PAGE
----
– On a previous occasion I opposed a proposal of this kind, because I considered that it might be abused very much. The clause exempts any person who has conscientious scruples against bearing arms. I would not exempt a person on any ground except physical or mental deficiency. We have had a similar provision in connexion with the Post and Telegraph Department, but it was so grievously violated that it was brought to the point of a burlesque, and had to be abolished. When Sunday service was required to be rendered in the Melbourne telephone exchange, the girls were given the option of not attending if it were opposed to their religious scruples. So many persons objected on the ground of religious scruples, that the whole of the work of the exchange was practically thrown upon the shoulders of a few persons. That is the only guide we have as to what is likely to happen if we adopt this amendment. I think it will be found that if we permit persons to say that they have religious scruples against bearing arms, there will be so many ‘who will suddenly find themselves troubled by such scruples that our defence system will become a burlesque. In my opinion, those persons who do not bear arms should be compelled to take part in the defence of their country by assisting the medical corps or by nursing, or by doing other necessary work. A provision enabling persons with conscientious scruples to do. their duty in such capacities will be quite sufficient. But I am satisfied that Senator Vardon’s amendment would not work satisfactorily, and that sooner or later we should have to do in this case what had to be done in the case of the telephone operators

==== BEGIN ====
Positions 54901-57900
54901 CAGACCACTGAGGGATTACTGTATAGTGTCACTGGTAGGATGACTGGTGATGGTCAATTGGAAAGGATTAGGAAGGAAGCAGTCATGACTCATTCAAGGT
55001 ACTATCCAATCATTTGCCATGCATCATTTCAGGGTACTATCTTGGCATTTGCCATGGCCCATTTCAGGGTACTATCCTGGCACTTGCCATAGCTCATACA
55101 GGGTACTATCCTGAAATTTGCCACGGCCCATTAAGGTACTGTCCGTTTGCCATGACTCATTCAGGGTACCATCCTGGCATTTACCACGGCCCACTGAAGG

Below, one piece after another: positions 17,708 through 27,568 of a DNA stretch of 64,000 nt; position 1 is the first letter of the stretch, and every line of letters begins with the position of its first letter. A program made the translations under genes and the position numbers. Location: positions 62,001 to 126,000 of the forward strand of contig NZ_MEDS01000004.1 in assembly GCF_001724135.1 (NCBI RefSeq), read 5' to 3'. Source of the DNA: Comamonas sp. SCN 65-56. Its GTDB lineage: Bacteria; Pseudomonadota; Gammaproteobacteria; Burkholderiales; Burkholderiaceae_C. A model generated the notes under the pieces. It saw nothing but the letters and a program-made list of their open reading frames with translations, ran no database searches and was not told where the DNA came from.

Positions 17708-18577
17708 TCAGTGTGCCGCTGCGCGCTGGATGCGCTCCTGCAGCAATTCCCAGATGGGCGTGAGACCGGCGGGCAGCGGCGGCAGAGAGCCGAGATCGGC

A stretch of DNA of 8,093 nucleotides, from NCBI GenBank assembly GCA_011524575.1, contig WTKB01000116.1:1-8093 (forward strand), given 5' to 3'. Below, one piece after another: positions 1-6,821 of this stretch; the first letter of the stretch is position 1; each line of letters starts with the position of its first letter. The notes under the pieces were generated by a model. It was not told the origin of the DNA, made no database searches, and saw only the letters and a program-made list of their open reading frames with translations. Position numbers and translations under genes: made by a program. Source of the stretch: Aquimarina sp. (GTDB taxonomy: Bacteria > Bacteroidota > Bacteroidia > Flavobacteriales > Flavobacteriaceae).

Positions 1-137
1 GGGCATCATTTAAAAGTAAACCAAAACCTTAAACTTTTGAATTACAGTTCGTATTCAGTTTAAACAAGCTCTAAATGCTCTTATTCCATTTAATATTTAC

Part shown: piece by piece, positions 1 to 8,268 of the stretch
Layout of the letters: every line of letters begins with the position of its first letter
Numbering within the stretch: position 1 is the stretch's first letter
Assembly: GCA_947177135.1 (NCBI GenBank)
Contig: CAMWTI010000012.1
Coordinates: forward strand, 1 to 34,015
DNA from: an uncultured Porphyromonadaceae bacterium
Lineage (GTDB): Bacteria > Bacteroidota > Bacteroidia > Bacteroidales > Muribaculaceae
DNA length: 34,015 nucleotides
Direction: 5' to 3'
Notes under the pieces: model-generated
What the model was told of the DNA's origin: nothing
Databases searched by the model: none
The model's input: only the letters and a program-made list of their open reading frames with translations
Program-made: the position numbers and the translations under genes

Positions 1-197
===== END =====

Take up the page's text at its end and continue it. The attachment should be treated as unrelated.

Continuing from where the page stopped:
– I cannot accept Senator Vardon’s amendment. There are with every army in the field noncombatants who, whilst not bearing arms, are engaged in performing deeds of mercy. That is to say, there are nurses and stretcher bearers who have to go out in the firing line without arms, running as much risk of being shot as do the combatants themselves. No matter what objection a man may have on religious grounds to use force against another, no scruples can prevent him from rendering succour to the wounded and the dying. A person who says that his religious scruples prevent him from rendering succour to the injured is not a religious but an irreligious man. We propose to call upon those who on religious grounds do not desire to bear arms, to assist in the defence of their country in such capacities as I have indicated. But we cannot allow any religious body to be above the law. I remind the Committee of what took place in this city during the trial of the case Ronald versus Harper. The Court called upon the Presbytery of Melbourne South to produce its minutes. But the secretary took up the ground that, as the regulations of the Presbyterian Church forbade him to hand the minutes over to anybody but a recognised church authority, he could not recognise the demands of the law. Mr. Justice Hodges, who was the presiding Judge, put the matter in a very plain fashion. He pointed out that if that kind of thing were to be allowed there would be nothing to prevent any little sect from making a law for itself. No body of persons can be permitted to override the law which gives them the power to make subsidiary laws for themselves. In the case at present under consideration, as a matter of public policy, Parliament is engaged in passing a law to determine the conditions under which military service shall be imposed upon the citizens of this country. If Senator Vardon’s amendment were carried it would undoubtedly give any body of persons constituting themselves a church, power to pass by-laws overriding the whole principle of the Commonwealth law. ‘ Whilst we do not propose to call upon persons whose religious beliefs are such that they cannot conscientiously take up arms to do so, we nevertheless feel bound to call upon them to render some service to their country in case of need. If their religious beliefs do not permit them to go into the firing line as combatants, we call upon them to exercise the principles of religion by rendering succour to the wounded and the dying.